It may not be common knowledge to most, but diving in Southeast Asia is actually known to be at the top of the list of must-visit places for diving aficionados.
With numerous world class dive sites spanning the region, it’s easily a paradise for many a diver. The dive sites listed below all warrant a place on your diving bucket list, so make sure you visit at least one – or as we would recommend, visit all!
1. Raja Ampat, Indonesia
Remotely located off West Papua and relatively undisturbed by human activity, Raja Ampat – meaning “four kings” – offers some of the most pristine dives in the world.
The marine ecosystem around this “last Eden” has the highest recorded marine diversity in the world, with scientists discovering some 1,500 fish species, more than 500 coral species and almost 700 mollusk species.
In short, Raja Ampat is probably the greatest dive spot in Southeast Asia – and quite possibly on earth.
Most dive sites here require the Advanced Open Water certification, and many operators offer Basic Open Water and Advanced Open Water certification courses.
Mid-October to mid-April is the best time for diving here, while May to September is also possible despite it being a light rainy season.
2. Komodo Island, Indonesia
Komodo may be best known for its deadly and unusual Komodo Dragons, but make no mistake, it’s also one of the top dive spots in the world.
Teeming with colourful schools of fish and bright florescent corals, diving in Komodo gives you the opportunity to spot manta rays, sharks, turtles, dolphins, dugong, tiny pygmy seahorses, nudibranchs and frog fish.
Advanced Open Water qualification is recommended as currents are very strong on almost every dive. Beginners may dive in calmer areas, but the sights may not be as spectacular. Dive operators in Komodo do offer both beginner and advanced courses onsite.
The months between March and October offer the best dive conditions. The best time to spot manta rays is during the rainy season between December and February.
3. Sipadan, Malaysia
Sipadan is probably the most well-known and internationally-renowned of all dive sites in Malaysia, and for good reason.
Divers can see schools of barracudas and vortex-like trevally formations, to various pelagics such as reef sharks, hammerhead sharks, whale sharks and manta rays. Not to mention countless hawksbill and greenback turtles.
An Advanced Open Water certification is recommended to dive in most sites around Sipadan and its surrounding islands – Mabul and Kapalai. A Basic Open Water certification can get you by, but most of the good dives require the advanced qualification. Courses are available by dive operators onsite.
Sipadan is also blessed with having no monsoon season, therefore diving is great all year round. However, conditions for best visibility occur between the months of March and July.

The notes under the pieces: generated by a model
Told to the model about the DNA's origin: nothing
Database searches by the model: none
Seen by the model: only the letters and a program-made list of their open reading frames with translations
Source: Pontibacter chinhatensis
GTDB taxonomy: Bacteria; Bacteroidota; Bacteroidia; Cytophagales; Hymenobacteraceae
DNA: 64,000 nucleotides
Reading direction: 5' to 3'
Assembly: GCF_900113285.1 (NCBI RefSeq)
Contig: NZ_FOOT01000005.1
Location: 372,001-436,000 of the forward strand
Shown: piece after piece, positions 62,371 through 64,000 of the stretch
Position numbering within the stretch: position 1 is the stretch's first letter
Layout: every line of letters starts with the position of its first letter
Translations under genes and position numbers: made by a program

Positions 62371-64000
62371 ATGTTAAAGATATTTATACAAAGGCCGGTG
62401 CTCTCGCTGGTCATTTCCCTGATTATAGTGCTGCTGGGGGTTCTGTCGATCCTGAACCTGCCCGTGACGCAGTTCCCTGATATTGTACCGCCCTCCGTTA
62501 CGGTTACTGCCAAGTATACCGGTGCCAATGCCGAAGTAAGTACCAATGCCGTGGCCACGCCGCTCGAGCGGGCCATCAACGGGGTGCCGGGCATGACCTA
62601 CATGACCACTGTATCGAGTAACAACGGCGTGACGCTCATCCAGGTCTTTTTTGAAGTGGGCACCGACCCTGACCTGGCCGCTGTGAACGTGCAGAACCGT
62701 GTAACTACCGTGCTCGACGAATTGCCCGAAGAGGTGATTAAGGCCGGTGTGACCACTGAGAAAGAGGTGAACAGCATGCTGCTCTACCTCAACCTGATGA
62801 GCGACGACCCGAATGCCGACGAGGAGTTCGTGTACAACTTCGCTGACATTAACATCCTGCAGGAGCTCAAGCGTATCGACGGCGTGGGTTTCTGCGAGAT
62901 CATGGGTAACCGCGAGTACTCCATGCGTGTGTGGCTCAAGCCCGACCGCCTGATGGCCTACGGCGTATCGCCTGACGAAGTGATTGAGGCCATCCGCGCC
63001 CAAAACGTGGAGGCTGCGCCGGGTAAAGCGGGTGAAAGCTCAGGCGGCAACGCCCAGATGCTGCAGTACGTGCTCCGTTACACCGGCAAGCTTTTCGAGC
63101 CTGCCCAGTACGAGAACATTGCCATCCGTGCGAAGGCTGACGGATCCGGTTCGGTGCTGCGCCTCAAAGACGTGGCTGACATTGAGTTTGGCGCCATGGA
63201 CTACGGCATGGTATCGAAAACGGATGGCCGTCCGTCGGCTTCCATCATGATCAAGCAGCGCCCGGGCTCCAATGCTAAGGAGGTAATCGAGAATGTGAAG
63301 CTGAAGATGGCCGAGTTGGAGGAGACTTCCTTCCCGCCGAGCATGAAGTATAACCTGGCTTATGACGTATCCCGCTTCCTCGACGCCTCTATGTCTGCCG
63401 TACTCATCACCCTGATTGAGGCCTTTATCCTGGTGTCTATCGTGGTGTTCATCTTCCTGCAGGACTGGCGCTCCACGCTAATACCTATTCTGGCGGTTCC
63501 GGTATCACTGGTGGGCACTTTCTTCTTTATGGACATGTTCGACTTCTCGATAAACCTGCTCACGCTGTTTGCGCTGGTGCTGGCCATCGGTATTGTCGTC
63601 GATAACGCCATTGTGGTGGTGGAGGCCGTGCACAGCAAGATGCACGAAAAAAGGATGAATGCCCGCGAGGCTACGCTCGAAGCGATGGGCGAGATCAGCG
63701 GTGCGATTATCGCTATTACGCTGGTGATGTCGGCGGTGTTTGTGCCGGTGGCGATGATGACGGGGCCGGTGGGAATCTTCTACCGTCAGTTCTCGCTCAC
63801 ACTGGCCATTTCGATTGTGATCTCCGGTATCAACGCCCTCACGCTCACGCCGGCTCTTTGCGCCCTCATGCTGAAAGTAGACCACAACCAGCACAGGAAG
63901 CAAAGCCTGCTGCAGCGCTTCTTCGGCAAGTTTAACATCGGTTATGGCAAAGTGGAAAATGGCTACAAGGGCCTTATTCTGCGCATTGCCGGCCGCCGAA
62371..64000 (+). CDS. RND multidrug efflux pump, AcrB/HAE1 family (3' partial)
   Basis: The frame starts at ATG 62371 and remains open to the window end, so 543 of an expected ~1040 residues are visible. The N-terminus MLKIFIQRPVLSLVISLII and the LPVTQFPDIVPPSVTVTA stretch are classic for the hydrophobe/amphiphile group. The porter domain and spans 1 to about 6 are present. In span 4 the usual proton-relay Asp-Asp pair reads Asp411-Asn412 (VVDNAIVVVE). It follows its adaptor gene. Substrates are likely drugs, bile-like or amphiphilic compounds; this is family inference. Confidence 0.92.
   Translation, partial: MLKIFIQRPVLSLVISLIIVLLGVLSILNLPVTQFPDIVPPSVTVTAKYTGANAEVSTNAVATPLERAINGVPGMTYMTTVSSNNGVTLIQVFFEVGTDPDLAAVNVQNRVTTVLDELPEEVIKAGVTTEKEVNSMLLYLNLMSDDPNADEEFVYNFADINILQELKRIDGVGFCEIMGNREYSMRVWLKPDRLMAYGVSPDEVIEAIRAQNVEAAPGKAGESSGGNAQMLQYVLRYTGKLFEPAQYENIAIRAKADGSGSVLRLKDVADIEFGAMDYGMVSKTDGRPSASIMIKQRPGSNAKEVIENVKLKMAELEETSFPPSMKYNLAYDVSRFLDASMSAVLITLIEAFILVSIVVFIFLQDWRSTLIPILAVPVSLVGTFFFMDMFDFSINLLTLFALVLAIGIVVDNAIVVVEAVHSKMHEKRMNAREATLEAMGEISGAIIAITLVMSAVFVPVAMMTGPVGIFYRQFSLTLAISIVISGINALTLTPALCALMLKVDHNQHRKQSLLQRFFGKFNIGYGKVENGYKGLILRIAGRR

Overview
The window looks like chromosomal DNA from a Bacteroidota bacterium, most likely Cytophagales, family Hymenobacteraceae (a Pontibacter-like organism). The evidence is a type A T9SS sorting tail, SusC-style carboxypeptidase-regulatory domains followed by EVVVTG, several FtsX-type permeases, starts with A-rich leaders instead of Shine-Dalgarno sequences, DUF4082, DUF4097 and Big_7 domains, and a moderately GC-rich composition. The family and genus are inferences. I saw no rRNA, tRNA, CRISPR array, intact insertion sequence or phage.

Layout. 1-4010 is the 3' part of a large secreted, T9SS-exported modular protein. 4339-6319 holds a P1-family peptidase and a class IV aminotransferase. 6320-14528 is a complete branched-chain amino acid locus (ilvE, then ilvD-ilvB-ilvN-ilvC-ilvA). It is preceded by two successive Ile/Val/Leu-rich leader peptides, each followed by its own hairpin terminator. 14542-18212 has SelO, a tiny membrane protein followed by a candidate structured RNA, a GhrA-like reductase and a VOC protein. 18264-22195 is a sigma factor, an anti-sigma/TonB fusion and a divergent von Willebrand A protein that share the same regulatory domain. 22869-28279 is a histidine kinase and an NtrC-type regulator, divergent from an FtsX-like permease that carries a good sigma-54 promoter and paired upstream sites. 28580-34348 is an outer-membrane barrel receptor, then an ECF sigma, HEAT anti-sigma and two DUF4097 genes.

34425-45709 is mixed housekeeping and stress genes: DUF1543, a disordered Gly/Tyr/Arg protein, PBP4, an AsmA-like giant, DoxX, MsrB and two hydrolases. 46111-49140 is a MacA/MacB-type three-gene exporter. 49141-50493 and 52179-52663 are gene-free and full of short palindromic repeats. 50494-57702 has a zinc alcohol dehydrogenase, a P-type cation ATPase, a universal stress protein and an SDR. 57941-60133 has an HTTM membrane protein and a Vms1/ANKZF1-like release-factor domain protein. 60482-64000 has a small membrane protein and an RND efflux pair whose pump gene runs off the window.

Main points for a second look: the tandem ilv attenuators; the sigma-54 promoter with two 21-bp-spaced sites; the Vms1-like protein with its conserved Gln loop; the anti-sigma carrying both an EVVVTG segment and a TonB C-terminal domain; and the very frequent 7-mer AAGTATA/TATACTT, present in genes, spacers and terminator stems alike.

4. Layang Layang, Malaysia
Layang Layang is a remote Malaysian island situated 300km north of Sabah, and is part of the disputed Spratly Islands claimed by China, Vietnam, Philippines and Taiwan.
Beyond the geo-politics of the region, Layang Layang, or sometimes known in English as Swallow Reef, is an “elite dive spot” that’s dubbed as Southeast Asia’s “wall diving Mecca”. Due to its remote location away from human activity, Layang Layang boasts tremendous visibility of about 50 to 60 metres.
The sites allow divers to see many large creatures such as sharks, turtles and manta rays, as well as a vast array of intact, unbleached hard and soft corals. However, the main draw for most divers is undoubtedly the chance to spot elusive schools of hammerhead sharks.
Layang Layang is a spot for experienced divers, so Advanced Open Water certification is required for most sites. It is possible to get advanced certification onsite.
Dive season is from March through to August. There is the seasonal monsoon the rest of the year. Do note, also, that hammerhead mating season is between April and May (which would be the most popular period of visit, so be sure to book your accommodation well in advance).
5. Lembeh Strait, Indonesia
Well-known for muck diving, strange little critters and underwater macrophotography, the Lembeh Strait in Manado is one of the most popular dive spots in Southeast Asia.
Due to its popularity, dive guides here are extremely seasoned and well-trained and will do their best to help divers seek out the most interesting lifeforms they can find. A Basic Open Water certification is sufficient to dive in the Lembeh Strait.
Macrophotography is a big focus for most divers who visit Lembeh Strait. View the video above for a taste of what you can spot.
Dive season is all year round, but the months from December to February are rainy, although it doesn’t really affect underwater visibility and macrophotography.
6. Similan Islands, Thailand
Beneath the crystal clear waters of these unassuming islands lie one of the top dive spots in Southeast Asia, and indeed the world as well (yup, yet another one in this region).
The Similan Islands offer the best underwater visibility anywhere in Thailand, and divers can see a diverse range of fish, including schools of blue fin trevally, jack tuna, bumphead parrotfish and – if you’re lucky – manta rays and even a whale shark.
As this area is largely uninhabited, divers will either have to join a live aboard boat trip, or take long arduous day trips from Phuket or Khao Lak.
An Advanced Open Water qualification is recommended for diving here.
Dive season is from December to April, with March being the best month to visit due to calm winds and clear waters. The area is closed between the months of May and November due to the annual monsoon.